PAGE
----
Each of circuit breakers 64a includes an actuator 65 accessible from the front of cabinet 40 and facing front wall 45. Each circuit breaker 64a is operable to be mounted on support structure comprising an electrically non-conducting somewhat L-shaped support member 304, FIG. 14, which supports a somewhat L-shaped generally flat strip-like conductor member 306 having a transverse leg portion 308 which is connected to an upstanding conductor pin 310, as illustrated. Conductor pin 310 is supported by the support member 304 and a support block formed of a non-conducting material and generally designated by the numeral 312. The structure comprising the support members 304 and 312, together with the conductor 306, 308, is held in assembly by a suitable fastener 314 secured to a backwall 297 of the enclosure for the circuit breaker tier 64. The support member 312 includes an elongated slot 313 which supports a continuous bus bar 316 which is operable to be connected to the bus bar 202, see FIG. 2. As further shown in FIGS. 13 and 14, each of plural support members 304 includes removable fasteners 305 adapted to secure the terminal ends 307 of cables 70 for the respective DC loads attached to the power supply system, as described previously. The support members 304 also include spaced apart, parallel partition portions 309 forming channels therebetween for receiving the respective cable terminal ends 307 while preventing accidental contact between the respective terminal ends.
As shown in FIGS. 13 and 14, each of the circuit breakers 64a is operable to be secured to a respective conductor 306 by way of conductor pin 310 and to the bus bar 316. Each of the circuit breakers 64a is of a type commercially available, such as a type Airpax IEL manufactured by North American Phillips Corp. and includes suitable snap on and off contact clips 64c' and 64c" for engagement with an elongated cylindrical bar part 316a of the bus bar 316 and a conductor pin 310, respectively. Each of the circuit breakers 64a also has an internal circuit indicating when the circuit breaker has tripped or opened to disconnect a load from the power supply system 30. Respective contactor blades 64d and 64e project from each circuit breaker 64a and are engageable with contactor clips 320 which are mounted on a circuit board backplane 322 of interface 64b, supported on the support members 312 by removable fasteners 312a and extending the length of the circuit breaker tier 64 as shown in FIG. 13. The circuit backplane 322 is provided with suitable printed circuit conductors 322a, leading to each of the clips 320 for each circuit breaker 64a, whereby suitable signals may be transferred to the master controller 108 to indicate when a circuit breaker has tripped.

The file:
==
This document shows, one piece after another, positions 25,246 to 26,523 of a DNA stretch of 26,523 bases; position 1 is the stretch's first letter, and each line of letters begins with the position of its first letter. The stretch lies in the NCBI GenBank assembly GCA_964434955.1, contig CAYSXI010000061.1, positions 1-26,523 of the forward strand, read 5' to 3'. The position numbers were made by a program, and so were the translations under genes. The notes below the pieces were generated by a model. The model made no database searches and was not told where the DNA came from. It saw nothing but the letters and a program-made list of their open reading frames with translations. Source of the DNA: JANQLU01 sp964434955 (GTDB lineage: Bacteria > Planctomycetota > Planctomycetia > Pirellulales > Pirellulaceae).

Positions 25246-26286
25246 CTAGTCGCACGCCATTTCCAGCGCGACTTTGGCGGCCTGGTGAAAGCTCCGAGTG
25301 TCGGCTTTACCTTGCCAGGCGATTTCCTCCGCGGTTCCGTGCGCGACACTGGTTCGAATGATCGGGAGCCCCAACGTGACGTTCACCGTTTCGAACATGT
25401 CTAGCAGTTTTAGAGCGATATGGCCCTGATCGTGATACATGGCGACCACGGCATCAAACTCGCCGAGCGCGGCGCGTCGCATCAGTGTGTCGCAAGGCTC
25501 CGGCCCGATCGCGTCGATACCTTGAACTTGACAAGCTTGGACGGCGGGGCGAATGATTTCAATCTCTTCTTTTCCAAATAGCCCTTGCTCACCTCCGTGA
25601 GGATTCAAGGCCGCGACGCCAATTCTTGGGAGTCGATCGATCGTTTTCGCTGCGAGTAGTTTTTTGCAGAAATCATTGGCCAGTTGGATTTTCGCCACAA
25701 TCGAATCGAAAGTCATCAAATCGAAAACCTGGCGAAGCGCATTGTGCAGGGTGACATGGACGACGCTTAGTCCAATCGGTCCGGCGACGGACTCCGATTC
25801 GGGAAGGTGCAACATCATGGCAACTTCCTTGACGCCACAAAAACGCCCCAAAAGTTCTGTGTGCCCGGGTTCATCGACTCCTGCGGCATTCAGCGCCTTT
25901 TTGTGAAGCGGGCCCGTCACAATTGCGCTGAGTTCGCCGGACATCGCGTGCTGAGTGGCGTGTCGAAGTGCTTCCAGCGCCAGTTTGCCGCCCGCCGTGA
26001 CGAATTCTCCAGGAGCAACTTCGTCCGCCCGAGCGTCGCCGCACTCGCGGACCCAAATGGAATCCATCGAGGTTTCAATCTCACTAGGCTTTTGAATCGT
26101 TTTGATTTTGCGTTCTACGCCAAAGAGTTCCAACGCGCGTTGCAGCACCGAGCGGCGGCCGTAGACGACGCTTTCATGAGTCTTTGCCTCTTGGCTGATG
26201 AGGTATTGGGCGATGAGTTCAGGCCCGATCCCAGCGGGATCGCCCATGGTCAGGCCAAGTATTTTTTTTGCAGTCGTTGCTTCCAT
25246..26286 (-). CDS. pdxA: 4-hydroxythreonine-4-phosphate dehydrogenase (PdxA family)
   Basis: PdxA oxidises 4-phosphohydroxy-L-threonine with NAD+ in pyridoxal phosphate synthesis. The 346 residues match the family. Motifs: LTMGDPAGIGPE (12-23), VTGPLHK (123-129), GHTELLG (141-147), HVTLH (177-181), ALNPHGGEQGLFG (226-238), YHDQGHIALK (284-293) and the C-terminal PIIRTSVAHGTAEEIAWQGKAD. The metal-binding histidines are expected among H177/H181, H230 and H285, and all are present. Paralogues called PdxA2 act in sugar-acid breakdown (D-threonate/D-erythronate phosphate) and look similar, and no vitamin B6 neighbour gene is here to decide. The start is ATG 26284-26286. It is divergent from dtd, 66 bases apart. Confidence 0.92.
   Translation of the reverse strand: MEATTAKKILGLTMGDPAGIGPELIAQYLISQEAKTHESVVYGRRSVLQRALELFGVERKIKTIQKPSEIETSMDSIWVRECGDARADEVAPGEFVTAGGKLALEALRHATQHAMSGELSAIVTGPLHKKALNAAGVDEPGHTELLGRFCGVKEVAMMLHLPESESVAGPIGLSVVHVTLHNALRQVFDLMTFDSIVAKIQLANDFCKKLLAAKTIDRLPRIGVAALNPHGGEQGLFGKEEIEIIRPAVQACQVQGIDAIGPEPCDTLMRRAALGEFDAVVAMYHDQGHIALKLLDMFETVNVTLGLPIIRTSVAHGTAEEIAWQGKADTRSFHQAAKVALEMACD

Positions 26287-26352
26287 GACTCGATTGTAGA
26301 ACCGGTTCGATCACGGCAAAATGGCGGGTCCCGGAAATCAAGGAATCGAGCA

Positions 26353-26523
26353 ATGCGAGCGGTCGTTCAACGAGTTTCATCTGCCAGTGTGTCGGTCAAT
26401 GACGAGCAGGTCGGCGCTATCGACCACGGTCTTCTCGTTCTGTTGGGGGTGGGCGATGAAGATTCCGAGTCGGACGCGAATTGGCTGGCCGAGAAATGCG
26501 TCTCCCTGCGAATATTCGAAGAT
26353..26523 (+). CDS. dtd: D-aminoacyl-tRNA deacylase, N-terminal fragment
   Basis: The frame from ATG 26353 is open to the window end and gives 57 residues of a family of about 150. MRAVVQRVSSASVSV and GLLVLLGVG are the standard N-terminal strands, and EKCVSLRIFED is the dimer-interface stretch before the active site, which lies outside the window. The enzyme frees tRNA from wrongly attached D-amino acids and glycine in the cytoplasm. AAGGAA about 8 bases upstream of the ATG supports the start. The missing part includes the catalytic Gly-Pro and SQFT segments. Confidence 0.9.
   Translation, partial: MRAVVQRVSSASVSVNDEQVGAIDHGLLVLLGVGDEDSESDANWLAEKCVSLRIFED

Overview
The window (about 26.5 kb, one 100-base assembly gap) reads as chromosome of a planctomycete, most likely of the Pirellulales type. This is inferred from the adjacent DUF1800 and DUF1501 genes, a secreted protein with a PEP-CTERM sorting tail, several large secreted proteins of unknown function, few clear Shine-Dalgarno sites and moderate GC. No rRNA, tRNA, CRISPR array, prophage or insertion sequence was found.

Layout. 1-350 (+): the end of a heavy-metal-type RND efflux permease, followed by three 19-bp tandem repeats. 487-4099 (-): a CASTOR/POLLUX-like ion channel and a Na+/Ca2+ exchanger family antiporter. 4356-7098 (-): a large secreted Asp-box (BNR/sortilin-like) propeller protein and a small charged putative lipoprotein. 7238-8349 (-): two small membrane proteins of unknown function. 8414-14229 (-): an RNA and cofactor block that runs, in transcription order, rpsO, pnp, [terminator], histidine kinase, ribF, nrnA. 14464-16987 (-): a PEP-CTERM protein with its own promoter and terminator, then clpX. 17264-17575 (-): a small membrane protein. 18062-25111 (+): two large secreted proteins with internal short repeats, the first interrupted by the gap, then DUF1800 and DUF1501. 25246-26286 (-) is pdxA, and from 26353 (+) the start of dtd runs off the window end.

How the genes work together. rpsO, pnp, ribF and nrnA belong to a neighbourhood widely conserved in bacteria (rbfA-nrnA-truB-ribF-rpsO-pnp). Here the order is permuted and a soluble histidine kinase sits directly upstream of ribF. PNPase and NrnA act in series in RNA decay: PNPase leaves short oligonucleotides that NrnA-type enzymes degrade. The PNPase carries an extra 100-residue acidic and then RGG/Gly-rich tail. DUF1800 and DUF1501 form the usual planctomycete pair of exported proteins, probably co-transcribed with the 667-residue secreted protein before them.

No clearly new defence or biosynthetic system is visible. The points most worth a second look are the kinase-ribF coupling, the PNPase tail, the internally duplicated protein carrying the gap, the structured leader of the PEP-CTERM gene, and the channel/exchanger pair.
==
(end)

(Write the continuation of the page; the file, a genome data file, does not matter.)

FIG. 15 shows, by way of example, how each of the unique contact clips 320 is configured and mounted on the backplane member 322. Referring to FIG. 15, there is illustrated the manner in which each of the contact clips 320 is supported on the backplane 322. The backplane 322 includes plural spaced apart holes 326 formed therein on each side of a transverse slot 328 for receiving a contact blade 64d or 64e, for example. The contact clips 320 each include a somewhat arcuate base portion 330 having opposed legs 332 and 334 formed integral therewith. The legs 332 and 334 have distal ends delimited by spaced apart prongs 336 and 338, respectively, as shown in FIG. 15. The prongs 336 and 338 are operable to project through the holes 326 and be soldered to the backplane at 322 and in electrically conductive engagement with conductor means 322a, also formed on the backplane in a conventional manner. Accordingly, circuit paths may be formed leading to each of the clips 320 individually on the backplane 322 so that when a circuit breaker 64a has undergone a change in state, a signal may be transmitted to the master controller 108 to indicate exactly which circuit breaker has undergone such a change. As previously mentioned the backplane 322 is operable to be connected to the master controller 108 via a suitable connector 323, FIG. 13, whereby circuits to each of the plural circuit breakers 64a, one shown in FIGS. 13 and 14, of the circuit breaker tiers 64 may be monitored by the control system. The circuit breaker tiers 66 and 68 are similarly constructed and those skilled in the art will understand this aspect of the present invention without a detailed description of each tier.
The construction of the power supply system 30 is believed to be within the purview of one skilled in the art. The components described hereinabove and not identified by a commercial source may be constructed using conventional engineering materials for electrical power supply systems. Certain ones of circuit elements which are believed to be readily understandable to those of skill in the art have not been described in detail in the interest of clarity and conciseness. Moreover, although a preferred embodiment of a power supply system in accordance with the invention has been described herein, those skilled in the art will also recognize that various substitutions and modifications may be made without departing from the scope and spirit of the invention as recited in the appended claims.
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|U.S. Classification||363/69, 363/52, 361/614|
|Aug 26, 1996||AS||Assignment|
Owner name: YUASA EXIDE, INC., PENNSYLVANIA
Free format text: ASSIGNMENT OF ASSIGNORS INTEREST;ASSIGNORS:SHEPPARD, J. STEVEN;BARNETT, MARK L.;LEHMANN, GUENTER H.;AND OTHERS;REEL/FRAME:008105/0254;SIGNING DATES FROM 19960730 TO 19960815
|Apr 27, 1999||AS||Assignment|
Owner name: AADVANCE POWER, INC., OHIO
Free format text: ASSIGNMENT OF ASSIGNORS INTEREST;ASSIGNOR:YUASA, INC.,FORMERLY, YUASA EXIDE, INC.;REEL/FRAME:009912/0989
Effective date: 19990319
|Jul 13, 2001||FPAY||Fee payment|
Year of fee payment: 4
|Apr 21, 2004||AS||Assignment|
|Jul 27, 2005||FPAY||Fee payment|
Year of fee payment: 8
|Jul 27, 2009||FPAY||Fee payment|
Year of fee payment: 12